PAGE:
Maria Agresta as Marguerite demonstrates the versatility of her instrument colouring the role from naive, innocent girl led by romantic dreams gradually transforming into dramatically intense final scene. Her top notes are clearly produced and her pianissimi filled with intensity. My previous exposure to her artistry was mostly verdian – I Due Foscari at ROH, and initially I was wondering if the role of Marguerite will be a good fit for her voice. Without any doubt her performance was outstanding, and she made a great member of the vocal superpower of the cast.

One of the top expectations of the night was related with Faust to be interpreted by Piotr Beczala.

Salzburger Festspiele/ Monika Ritterhaus

The previous encounter with Piotr was recently in Paris where he sang together with Elīna Garanča in Werther thus French opera seems to fit him naturally.

Even if the role is in Beczala’s repertoire for quite a long time, he does not sing it very frequently ; thus I have not had an opportunity to encounter his performance before. Undoubtedly, Beczala is one of the top tenors nowadays, and it is always a pleasure to attended a performance with him in a lead role. His voice has that unique bright and soft tone and seems that no high note or complexity of the score might be a challenge.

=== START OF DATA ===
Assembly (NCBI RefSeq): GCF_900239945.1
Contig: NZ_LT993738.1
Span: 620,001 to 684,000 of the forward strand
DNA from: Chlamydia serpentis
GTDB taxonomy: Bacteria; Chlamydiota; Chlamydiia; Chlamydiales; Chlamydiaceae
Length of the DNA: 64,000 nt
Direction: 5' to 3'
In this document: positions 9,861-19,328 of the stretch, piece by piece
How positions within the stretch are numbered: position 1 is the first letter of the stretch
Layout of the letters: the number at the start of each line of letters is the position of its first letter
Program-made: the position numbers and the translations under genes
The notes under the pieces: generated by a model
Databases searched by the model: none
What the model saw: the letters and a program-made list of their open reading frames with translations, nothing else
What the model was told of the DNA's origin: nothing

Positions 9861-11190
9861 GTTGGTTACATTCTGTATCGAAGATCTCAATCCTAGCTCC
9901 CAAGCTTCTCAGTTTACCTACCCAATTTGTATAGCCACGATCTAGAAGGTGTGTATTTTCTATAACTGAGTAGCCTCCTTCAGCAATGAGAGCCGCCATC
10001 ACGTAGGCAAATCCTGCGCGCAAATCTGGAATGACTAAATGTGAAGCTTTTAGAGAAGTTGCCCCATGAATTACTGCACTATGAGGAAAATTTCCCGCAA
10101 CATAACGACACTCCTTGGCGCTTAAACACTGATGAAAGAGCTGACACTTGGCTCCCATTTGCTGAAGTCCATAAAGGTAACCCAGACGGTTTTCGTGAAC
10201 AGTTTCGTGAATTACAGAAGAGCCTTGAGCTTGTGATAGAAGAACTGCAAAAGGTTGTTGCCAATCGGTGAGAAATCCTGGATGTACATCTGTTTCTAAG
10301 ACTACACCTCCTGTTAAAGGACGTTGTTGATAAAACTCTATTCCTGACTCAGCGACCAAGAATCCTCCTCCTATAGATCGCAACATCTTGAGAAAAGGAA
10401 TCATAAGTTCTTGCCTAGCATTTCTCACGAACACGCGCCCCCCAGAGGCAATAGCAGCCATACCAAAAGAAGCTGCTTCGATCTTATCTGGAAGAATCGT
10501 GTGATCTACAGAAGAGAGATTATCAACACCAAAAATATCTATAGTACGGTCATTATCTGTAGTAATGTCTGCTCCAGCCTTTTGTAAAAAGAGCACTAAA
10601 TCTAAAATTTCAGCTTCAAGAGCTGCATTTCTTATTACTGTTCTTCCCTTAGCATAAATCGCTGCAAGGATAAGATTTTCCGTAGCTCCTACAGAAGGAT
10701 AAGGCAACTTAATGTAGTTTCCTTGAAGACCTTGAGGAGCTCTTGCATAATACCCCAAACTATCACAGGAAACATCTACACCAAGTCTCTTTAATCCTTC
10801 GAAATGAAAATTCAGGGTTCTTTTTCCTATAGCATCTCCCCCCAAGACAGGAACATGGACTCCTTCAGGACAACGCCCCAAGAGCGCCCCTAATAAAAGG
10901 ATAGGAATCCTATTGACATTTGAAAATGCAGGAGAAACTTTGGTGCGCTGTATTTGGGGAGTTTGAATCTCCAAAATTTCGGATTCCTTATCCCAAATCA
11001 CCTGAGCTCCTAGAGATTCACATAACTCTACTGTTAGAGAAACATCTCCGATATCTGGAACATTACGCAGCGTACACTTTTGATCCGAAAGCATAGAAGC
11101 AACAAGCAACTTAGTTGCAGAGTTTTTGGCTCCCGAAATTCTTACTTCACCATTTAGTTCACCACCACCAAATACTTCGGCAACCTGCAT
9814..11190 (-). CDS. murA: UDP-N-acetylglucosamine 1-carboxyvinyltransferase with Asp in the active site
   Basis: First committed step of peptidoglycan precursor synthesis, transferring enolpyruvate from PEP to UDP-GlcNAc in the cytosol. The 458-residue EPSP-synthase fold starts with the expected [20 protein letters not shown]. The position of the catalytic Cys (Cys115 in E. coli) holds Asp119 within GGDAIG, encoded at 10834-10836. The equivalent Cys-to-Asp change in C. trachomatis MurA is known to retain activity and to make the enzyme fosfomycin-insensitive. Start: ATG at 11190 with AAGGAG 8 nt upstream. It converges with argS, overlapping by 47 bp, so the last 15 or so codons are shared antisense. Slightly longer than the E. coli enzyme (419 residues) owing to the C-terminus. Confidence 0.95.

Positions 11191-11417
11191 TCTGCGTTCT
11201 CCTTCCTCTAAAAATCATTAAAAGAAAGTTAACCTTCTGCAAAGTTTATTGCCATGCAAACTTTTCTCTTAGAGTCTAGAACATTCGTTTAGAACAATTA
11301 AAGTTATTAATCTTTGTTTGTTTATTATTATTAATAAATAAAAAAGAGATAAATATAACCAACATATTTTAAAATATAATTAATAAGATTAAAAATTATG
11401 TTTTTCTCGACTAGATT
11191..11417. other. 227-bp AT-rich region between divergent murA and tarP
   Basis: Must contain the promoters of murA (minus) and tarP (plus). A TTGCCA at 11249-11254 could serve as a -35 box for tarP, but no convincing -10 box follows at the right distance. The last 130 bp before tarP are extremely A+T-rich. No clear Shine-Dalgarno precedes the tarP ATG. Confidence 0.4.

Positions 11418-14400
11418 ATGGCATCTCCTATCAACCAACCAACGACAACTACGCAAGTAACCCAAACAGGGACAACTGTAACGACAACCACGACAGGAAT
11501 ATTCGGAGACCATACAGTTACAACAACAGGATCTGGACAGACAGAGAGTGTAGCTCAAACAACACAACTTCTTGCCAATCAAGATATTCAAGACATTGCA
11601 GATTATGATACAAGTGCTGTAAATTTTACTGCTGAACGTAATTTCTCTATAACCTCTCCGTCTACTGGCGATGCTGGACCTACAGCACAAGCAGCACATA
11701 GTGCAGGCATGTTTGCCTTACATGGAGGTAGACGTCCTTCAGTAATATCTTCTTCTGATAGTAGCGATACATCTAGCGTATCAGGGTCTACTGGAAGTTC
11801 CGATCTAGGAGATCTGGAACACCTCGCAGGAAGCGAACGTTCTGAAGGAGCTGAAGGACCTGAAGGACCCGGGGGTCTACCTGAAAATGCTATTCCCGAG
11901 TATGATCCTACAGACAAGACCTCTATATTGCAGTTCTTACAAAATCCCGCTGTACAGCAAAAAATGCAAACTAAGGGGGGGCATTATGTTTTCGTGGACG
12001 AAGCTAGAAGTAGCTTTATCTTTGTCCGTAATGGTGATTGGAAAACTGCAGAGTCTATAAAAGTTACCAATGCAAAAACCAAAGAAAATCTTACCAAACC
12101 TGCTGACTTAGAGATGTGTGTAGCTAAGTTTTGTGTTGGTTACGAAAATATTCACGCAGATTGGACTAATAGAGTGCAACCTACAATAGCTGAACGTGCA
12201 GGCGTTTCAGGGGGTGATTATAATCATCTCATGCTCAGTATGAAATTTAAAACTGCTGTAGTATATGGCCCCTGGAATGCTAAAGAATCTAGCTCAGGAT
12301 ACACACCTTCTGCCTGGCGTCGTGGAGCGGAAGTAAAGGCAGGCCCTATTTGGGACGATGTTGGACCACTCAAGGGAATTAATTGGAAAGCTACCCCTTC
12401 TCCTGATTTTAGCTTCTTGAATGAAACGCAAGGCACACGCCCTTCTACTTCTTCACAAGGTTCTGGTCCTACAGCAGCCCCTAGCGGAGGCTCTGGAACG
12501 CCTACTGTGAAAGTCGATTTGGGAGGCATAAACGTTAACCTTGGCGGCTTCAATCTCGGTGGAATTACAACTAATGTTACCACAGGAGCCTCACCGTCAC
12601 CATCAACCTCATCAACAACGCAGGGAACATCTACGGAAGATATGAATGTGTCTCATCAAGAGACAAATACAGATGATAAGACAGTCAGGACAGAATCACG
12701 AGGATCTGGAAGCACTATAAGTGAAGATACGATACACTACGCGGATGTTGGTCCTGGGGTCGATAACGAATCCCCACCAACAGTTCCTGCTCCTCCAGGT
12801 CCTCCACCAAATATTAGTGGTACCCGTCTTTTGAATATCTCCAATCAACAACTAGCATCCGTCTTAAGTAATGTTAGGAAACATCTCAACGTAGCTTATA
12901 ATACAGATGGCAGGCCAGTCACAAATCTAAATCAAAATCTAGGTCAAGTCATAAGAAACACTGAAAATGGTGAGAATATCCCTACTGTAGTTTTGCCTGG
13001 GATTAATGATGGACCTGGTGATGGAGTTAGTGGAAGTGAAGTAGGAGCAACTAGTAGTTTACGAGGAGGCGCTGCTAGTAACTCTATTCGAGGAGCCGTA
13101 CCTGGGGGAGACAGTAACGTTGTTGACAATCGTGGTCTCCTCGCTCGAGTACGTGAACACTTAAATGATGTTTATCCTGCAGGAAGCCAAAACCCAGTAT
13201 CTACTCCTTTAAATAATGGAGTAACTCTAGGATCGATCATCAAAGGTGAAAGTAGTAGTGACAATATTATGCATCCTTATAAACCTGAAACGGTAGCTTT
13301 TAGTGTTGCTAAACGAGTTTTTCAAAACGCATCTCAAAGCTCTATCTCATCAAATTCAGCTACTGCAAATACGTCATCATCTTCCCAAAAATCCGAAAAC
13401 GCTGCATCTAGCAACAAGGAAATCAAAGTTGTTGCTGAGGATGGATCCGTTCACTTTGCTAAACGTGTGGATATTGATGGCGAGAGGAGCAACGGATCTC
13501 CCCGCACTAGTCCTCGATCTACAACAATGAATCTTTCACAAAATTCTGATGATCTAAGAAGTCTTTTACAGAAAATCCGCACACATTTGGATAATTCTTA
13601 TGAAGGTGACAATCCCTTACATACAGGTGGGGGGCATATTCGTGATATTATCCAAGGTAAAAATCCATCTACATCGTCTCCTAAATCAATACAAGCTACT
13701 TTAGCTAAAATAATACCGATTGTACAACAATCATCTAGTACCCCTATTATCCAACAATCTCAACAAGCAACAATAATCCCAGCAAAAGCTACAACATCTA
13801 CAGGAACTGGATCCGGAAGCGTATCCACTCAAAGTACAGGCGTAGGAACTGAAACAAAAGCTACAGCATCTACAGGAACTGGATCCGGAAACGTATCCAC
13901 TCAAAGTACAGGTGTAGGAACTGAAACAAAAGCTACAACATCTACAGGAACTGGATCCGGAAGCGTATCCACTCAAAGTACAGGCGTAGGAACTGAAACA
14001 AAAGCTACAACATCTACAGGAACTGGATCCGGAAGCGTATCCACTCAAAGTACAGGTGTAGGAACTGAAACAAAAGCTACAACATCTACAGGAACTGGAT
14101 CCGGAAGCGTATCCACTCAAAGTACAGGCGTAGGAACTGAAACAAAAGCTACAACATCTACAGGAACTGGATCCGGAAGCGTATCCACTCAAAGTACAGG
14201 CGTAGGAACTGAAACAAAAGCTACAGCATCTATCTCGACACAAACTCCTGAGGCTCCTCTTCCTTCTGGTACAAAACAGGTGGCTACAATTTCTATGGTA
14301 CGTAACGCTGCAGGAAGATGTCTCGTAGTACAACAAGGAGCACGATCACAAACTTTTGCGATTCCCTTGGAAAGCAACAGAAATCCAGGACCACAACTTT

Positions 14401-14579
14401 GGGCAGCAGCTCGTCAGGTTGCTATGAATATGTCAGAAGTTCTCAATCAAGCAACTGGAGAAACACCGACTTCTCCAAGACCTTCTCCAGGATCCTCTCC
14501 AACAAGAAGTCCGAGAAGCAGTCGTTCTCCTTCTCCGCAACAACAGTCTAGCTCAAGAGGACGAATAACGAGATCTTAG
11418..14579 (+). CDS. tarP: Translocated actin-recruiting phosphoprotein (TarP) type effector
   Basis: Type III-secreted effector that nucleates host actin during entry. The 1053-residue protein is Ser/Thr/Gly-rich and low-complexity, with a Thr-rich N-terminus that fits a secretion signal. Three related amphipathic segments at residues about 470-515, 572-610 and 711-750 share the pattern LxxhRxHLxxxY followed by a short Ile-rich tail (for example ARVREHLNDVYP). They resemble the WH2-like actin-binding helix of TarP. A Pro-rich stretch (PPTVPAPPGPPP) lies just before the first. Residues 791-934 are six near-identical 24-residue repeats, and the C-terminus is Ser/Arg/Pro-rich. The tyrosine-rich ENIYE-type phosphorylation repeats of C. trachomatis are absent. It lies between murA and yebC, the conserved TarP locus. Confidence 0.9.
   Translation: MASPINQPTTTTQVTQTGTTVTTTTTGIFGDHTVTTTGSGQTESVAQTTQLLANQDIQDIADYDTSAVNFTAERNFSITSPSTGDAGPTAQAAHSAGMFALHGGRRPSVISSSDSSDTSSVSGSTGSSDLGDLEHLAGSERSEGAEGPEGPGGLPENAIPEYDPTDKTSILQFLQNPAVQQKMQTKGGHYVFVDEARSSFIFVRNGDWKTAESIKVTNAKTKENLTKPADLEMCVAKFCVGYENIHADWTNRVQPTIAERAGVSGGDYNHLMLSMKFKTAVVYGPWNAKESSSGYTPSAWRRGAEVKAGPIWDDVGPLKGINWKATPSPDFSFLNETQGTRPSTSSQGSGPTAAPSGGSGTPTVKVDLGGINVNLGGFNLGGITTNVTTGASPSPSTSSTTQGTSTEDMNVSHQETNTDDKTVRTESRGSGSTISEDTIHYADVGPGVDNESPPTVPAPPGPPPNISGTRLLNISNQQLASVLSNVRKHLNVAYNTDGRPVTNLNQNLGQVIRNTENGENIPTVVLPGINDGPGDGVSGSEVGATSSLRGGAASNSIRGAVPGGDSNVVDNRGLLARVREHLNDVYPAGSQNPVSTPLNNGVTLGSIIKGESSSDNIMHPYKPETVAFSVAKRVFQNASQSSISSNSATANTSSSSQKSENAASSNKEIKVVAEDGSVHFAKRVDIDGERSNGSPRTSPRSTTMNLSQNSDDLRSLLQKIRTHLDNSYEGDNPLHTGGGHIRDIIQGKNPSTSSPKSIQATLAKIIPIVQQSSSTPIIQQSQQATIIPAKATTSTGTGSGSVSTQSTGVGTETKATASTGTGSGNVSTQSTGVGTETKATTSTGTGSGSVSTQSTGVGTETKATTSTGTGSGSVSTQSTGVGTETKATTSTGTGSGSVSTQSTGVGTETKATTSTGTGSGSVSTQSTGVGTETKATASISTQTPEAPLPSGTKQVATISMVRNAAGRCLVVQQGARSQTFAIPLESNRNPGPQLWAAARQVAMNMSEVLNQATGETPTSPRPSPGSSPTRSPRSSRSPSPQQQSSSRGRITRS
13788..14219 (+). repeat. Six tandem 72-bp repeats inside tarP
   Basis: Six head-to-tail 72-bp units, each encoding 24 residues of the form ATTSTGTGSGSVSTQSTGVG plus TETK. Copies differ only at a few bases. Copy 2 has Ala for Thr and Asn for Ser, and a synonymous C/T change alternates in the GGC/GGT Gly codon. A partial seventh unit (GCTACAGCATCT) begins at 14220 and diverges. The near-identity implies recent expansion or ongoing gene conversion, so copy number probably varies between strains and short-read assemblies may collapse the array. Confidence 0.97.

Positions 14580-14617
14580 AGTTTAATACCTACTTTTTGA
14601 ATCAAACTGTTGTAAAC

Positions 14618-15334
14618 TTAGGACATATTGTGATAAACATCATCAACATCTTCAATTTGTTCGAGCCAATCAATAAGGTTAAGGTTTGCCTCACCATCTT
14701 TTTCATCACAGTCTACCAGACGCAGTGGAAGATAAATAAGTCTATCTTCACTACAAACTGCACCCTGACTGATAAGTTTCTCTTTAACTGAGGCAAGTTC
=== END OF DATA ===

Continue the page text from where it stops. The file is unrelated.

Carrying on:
Beczala demonstrated his mellow and clear timbre with a right mix of tenderness and determination thus creating a multifaceted character. As one of the director’s comments regards his interpretation of the libretto indicates that transformation of the main protagonist happens in his own delusional mind, and in fact is just a dream, many of transformations and appearance changes became easier understandable.